Today, I'm turning Terry's Place over to Autumn Jordon while the hubster and I go to Cripple Creek for our 41st anniversary. I know you're in good hands. (As am I.) And, no, Autumn's title has nothing to do with my husband. Just one of those coincidences. Weclome, Autumn.
I love a good romance story, don’t you? And I love a hero who is imperfect.
What did I say? I love a hero who’s not perfect. That’s right. It’s true.
Why you ask? Because perfect heroes are boring. They’re not real. Can you name one man you know who is still perfect, after the third date, when the stars in your eyes are dimmed by the wakening dawn?
I see you nodding your head frantically and displaying your engagement ring or wedding band. Very nice, but admit it, the guy who is perfect for you is not perfect. He probably has a habit that makes you itch to hide his channel changer at times.
What if he doesn’t see that the inside of his car is cause for the medical association to quarantine the vehicle? Is this a big deal to you? Not most of the time, but what if your car is in the shop and you’re meeting a friend for lunch? Or worse, a new client whose account you’ve been trying to nail for months? Then the condition of his car becomes an issue. I can guarantee fuming fireworks would explode inside you if he looked at you with arms crossed over his chest and didn’t see the problem. Especially after you asked him to clean it out, but the ball game had been more important.
With spiral puffs of smoke coming out of your ears, you peck his cheek (because we always do so when leaving the house just in case something happens) and you climb into the car, drive like a woman to make it to the restaurant in time and then ten minutes away you get a flat. Guess what? No spare.
Now you’re standing on the side of the busy highway and it’s 96 ° with 100% percent humidity. Your hair, which took you an hour to style just perfect is beginning to hang limp and your feet are beginning to look like Cindrella’s step-sister’s feet in your new heels. You’re not happy and vow one way or another you’re going to break your hubby’s bad habit of using his car for a garbage can. You might kill him in the process, but hey, there will be a clean car parked in the driveway.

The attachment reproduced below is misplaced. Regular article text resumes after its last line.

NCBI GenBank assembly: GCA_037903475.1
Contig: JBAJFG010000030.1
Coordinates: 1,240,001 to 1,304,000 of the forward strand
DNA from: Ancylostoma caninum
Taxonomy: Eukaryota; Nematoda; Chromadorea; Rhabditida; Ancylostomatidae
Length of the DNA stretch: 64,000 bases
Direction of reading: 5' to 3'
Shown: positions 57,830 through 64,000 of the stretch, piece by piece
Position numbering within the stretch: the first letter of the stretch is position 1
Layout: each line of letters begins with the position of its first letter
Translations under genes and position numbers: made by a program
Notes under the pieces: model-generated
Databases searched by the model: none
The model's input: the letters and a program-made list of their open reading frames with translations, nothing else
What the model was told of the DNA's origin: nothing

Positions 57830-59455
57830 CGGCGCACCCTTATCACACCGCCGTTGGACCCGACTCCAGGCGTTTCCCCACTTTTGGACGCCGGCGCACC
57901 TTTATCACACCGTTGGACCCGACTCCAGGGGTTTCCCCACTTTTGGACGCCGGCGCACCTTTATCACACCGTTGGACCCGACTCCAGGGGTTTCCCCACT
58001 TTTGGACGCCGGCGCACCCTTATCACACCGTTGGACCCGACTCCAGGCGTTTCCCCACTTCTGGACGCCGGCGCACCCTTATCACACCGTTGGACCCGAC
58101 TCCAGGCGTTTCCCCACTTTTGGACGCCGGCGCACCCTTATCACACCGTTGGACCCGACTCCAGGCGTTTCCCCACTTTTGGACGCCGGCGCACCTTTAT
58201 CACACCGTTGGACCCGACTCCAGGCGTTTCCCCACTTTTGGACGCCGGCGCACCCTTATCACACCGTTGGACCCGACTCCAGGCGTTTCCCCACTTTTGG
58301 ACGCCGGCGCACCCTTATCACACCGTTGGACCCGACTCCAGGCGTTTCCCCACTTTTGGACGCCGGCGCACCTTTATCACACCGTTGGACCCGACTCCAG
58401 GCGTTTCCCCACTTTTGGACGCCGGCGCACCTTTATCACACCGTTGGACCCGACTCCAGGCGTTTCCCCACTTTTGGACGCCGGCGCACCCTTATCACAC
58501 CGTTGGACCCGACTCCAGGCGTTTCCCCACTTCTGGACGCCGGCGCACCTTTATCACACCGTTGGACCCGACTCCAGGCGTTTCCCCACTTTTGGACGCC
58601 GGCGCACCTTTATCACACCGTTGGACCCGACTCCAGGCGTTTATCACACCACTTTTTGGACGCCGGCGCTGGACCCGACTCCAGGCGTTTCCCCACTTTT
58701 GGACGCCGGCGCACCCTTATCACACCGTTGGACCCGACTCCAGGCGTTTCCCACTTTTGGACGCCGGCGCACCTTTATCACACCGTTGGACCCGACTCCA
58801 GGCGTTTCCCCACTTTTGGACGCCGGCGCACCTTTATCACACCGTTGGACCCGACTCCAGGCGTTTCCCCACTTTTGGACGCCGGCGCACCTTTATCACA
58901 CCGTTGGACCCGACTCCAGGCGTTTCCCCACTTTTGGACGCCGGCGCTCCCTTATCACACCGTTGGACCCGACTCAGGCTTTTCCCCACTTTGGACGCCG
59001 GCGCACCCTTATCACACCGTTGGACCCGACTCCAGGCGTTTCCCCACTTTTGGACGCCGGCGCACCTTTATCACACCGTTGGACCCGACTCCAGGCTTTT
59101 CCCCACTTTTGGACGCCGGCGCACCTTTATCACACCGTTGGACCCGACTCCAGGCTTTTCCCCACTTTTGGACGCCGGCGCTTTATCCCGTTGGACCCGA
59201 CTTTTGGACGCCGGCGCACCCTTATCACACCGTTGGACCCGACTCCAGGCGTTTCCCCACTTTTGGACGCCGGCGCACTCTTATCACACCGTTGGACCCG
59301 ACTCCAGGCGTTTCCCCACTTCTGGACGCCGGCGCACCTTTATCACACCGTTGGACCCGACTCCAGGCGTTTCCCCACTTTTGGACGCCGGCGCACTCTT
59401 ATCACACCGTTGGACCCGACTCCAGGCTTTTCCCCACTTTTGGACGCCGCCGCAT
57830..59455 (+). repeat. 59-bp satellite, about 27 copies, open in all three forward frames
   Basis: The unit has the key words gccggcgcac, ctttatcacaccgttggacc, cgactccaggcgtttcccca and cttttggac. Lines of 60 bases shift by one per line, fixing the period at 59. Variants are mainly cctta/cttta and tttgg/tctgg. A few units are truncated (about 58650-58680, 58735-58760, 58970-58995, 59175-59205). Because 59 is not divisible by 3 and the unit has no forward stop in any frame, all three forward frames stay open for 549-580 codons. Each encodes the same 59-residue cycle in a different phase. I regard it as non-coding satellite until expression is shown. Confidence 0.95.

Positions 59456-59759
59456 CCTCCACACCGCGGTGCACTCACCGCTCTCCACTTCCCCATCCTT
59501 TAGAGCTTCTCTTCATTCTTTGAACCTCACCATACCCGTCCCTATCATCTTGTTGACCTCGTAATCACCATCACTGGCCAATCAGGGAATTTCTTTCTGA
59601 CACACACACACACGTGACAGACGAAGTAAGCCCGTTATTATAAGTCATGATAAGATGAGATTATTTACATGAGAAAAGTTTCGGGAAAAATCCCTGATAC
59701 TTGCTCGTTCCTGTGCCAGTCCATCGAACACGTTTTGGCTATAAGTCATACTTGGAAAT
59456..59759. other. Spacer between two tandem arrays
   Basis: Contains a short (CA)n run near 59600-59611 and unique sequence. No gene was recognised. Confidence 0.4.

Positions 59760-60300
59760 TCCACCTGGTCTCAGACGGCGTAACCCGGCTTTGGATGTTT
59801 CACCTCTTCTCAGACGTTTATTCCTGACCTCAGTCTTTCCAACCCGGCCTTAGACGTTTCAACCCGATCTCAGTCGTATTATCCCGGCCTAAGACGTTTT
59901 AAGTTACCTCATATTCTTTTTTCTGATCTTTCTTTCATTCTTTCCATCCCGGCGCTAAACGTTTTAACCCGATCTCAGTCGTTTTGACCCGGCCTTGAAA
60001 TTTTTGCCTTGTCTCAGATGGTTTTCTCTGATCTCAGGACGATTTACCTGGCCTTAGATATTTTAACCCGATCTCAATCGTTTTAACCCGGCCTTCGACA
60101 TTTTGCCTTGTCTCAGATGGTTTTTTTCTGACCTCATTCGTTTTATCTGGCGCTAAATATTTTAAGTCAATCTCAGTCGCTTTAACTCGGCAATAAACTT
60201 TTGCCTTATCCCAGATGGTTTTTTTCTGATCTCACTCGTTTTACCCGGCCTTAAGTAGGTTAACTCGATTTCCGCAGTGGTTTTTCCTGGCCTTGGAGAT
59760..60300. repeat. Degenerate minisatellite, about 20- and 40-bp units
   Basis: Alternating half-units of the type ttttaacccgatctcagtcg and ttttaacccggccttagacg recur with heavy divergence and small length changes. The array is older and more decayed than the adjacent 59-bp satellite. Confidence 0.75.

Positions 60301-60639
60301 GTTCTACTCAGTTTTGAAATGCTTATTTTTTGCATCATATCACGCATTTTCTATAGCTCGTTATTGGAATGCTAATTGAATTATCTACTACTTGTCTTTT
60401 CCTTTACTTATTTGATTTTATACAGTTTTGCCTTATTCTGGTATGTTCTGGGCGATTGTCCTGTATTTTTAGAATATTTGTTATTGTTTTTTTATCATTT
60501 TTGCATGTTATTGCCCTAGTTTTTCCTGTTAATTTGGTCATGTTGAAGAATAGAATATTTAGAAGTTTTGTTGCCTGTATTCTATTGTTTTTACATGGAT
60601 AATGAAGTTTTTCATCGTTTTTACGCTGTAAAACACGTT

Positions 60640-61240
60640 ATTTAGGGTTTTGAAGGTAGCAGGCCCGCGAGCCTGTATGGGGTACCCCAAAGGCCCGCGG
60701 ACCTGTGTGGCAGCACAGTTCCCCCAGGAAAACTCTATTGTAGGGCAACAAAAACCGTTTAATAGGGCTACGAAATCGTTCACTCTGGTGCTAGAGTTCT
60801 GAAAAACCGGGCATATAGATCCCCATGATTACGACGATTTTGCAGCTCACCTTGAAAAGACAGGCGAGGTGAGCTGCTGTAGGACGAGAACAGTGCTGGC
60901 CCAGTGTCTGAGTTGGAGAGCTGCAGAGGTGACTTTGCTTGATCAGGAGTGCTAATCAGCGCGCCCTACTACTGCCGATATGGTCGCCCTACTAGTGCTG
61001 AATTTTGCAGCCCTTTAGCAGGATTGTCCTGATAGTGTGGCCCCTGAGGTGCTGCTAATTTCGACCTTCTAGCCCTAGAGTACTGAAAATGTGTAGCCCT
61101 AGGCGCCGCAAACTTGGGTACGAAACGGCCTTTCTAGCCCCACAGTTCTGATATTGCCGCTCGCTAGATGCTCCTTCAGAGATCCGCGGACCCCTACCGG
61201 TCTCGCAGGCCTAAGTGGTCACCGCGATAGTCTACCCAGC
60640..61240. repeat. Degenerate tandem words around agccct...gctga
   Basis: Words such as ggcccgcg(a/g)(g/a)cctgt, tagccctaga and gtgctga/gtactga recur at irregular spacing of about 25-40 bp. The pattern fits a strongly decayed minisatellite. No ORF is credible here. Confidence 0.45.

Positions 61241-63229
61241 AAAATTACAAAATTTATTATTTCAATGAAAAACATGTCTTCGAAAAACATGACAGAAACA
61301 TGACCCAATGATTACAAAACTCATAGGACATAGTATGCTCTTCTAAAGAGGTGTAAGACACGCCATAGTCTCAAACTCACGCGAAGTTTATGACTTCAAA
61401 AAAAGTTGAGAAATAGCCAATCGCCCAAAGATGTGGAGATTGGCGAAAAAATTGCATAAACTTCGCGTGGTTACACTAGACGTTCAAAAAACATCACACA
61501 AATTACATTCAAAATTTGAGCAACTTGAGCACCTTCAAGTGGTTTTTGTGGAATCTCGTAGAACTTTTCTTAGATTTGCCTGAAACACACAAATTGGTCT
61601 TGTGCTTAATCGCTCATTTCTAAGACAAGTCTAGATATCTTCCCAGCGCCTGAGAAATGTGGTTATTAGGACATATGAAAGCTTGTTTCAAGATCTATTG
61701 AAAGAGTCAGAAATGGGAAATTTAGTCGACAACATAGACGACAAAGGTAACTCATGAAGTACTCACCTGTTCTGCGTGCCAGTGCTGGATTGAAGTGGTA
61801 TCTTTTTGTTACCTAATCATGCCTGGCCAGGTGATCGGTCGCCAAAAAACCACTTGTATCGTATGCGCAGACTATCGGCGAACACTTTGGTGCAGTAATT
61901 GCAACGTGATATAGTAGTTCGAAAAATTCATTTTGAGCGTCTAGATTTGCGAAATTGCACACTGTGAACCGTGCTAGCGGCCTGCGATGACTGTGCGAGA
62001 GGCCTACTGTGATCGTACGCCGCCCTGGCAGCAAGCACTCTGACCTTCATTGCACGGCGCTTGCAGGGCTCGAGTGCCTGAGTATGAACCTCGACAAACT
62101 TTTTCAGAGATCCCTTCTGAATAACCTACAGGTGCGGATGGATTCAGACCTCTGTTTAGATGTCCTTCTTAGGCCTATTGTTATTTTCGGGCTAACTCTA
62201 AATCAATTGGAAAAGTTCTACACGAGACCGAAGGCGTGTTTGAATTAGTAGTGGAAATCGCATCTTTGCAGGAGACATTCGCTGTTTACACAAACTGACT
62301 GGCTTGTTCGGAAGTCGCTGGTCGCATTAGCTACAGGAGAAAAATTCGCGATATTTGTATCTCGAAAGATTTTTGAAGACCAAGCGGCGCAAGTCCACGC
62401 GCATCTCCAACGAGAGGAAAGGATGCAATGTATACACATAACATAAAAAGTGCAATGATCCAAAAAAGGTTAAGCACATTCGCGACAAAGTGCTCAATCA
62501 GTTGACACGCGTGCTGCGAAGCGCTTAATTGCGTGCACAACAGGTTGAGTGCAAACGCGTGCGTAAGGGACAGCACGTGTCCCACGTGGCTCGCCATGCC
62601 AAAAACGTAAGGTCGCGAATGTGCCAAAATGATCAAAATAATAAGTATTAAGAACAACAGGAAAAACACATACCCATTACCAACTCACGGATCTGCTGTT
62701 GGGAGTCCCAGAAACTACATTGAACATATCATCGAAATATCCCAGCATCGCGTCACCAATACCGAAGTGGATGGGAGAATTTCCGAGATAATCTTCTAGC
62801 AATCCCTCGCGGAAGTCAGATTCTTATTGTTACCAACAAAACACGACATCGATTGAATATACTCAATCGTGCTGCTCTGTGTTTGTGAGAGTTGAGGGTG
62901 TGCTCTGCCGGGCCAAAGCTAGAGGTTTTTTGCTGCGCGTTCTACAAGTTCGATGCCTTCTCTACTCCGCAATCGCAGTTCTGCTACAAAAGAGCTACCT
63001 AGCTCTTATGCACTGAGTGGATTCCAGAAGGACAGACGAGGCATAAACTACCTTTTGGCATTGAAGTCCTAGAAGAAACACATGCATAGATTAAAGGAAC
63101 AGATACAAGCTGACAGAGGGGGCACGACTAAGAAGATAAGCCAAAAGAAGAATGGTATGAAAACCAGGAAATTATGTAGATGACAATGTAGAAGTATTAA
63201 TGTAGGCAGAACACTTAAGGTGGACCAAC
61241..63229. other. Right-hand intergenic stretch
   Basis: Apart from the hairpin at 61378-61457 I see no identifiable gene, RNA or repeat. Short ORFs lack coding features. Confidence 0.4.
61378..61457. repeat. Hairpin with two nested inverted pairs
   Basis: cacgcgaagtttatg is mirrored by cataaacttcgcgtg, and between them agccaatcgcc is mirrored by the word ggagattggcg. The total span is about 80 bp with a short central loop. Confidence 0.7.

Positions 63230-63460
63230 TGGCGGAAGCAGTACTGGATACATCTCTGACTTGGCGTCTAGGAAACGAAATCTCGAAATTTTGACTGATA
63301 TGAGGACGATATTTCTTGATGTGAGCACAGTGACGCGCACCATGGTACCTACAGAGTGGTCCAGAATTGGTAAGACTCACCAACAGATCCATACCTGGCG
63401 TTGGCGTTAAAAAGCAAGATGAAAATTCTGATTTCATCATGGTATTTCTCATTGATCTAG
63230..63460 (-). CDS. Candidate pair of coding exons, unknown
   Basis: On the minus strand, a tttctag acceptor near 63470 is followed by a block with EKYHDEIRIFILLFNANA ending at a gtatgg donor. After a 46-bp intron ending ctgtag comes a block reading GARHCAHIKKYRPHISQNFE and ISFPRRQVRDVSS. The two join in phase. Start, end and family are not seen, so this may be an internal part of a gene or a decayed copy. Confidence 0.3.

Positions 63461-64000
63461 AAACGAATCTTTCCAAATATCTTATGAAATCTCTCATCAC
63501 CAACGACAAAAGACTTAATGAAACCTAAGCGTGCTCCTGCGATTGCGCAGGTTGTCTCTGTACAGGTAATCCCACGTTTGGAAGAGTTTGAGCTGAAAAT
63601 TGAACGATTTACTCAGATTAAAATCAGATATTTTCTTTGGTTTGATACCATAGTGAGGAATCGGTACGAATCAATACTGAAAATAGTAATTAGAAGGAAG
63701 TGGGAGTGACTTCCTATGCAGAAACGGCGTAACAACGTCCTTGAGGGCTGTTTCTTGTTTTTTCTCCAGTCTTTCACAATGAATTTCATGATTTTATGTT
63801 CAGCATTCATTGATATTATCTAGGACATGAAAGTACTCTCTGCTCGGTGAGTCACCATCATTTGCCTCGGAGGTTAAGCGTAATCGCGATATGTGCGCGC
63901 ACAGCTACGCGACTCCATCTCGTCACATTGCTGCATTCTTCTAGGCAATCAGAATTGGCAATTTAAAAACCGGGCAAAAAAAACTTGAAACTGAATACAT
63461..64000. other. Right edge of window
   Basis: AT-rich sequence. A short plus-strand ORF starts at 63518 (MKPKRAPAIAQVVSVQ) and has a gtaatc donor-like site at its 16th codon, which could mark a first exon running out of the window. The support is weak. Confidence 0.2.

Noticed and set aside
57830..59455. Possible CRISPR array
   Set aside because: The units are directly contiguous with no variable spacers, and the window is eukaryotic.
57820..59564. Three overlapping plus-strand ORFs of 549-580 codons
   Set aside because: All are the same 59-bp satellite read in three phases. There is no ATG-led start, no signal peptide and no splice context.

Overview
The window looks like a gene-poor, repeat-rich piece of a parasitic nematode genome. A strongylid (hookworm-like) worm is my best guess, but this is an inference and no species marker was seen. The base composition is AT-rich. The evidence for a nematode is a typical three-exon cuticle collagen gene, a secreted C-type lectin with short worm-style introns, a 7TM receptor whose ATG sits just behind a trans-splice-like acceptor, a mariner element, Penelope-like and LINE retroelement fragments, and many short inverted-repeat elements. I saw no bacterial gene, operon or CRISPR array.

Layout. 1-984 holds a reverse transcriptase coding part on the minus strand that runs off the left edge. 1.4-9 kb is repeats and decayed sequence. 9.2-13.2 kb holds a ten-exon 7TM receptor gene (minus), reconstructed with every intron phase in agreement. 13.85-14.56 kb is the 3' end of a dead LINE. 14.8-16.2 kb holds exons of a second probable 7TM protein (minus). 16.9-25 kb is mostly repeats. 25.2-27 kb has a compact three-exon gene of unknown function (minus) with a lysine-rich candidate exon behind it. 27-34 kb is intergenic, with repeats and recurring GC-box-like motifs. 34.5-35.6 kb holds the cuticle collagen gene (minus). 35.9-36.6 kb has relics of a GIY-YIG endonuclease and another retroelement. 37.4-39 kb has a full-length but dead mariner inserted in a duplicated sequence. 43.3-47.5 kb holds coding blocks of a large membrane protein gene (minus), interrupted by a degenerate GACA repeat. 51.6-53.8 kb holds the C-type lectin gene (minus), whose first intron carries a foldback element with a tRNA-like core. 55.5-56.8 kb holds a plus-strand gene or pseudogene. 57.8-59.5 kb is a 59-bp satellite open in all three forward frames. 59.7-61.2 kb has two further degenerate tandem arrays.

What just happened here? Right, conflict. Conflict feeds your story and makes the reader emotionally involved with your characters. And all this conflict happened because of a flaw.
Most writers think physical attribute when they hear the word flaw, like having a character with one eye or a back full of hair, but flaws can also be habits—something the character does without thought.
Flaws make our characters human and give us a clue to their psyche.
Flaws tell us something about the character without stating it.
In my new release EVIL’S WITNESS, my hero John has a flaw. He wears a tiny rubber band on his finger. It’s a window to his past and when he removes the band, the reader knows he is ready to move on. It’s a very emotional scene.
Okay, here’s a list of flaws off the top of my head. What do they say about the characters?
1) She wiggles her foot constantly.
2) He stares hard at the people who are speaking to him.
3) She carries her purse everywhere, even from room to room.
4) He plays with his wedding band.
5) She always has to sit in the front seat of a car, a bus or plane.
6) He refuses to go the mall.
7) She can’t stand roses.
8) He has a bottle of champagne in his refrigerator for ten years.
9) She always parks under a light.
10) His front lawn is perfect, but his backyard is not.
Okay, pick one or two and tell me what you think using them shows about the character and how could the flaw develop conflict?
For more, visit Autumn Jordon, 2009 Golden Heart Finalist, and author of Evil's Witness and Obsessed by Wildfire at www.autumnjordon.com